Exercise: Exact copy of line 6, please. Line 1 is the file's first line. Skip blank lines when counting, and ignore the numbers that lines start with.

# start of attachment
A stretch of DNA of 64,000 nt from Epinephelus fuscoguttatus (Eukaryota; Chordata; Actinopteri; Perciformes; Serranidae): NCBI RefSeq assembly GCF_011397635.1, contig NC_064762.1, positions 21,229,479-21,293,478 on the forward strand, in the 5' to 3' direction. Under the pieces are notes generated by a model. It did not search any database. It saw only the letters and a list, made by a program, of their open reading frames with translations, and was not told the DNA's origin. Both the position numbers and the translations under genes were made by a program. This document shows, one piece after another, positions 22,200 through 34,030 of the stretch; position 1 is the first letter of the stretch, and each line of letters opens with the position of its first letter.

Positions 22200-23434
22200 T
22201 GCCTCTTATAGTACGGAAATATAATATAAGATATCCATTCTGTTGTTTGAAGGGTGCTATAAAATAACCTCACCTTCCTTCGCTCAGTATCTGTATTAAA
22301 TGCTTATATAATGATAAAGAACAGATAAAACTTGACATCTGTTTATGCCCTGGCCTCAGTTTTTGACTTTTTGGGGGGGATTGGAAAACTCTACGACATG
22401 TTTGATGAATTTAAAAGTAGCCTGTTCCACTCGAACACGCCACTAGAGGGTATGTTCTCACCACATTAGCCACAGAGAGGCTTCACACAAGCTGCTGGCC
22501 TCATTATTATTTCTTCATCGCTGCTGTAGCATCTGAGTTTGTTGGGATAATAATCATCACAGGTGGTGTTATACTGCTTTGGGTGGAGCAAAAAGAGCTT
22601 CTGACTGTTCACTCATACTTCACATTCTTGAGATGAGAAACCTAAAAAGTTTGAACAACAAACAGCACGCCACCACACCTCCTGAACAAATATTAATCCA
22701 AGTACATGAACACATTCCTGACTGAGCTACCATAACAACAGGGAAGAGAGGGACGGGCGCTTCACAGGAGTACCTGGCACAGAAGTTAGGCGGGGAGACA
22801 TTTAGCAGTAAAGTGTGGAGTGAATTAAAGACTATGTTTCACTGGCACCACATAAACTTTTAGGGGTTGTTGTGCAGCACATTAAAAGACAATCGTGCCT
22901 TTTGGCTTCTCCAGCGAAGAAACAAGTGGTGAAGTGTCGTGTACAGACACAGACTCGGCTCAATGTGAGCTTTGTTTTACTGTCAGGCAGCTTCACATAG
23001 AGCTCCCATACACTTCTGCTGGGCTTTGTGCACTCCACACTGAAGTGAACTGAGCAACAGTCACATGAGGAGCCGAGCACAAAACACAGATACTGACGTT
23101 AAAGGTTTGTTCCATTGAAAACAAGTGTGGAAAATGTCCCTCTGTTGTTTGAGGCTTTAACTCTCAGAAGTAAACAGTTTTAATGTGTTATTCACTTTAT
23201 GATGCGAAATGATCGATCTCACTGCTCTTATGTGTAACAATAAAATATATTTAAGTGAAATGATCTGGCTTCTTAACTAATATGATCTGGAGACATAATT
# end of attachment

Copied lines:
22401 TTTGATGAATTTAAAAGTAGCCTGTTCCACTCGAACACGCCACTAGAGGGTATGTTCTCACCACATTAGCCACAGAGAGGCTTCACACAAGCTGCTGGCC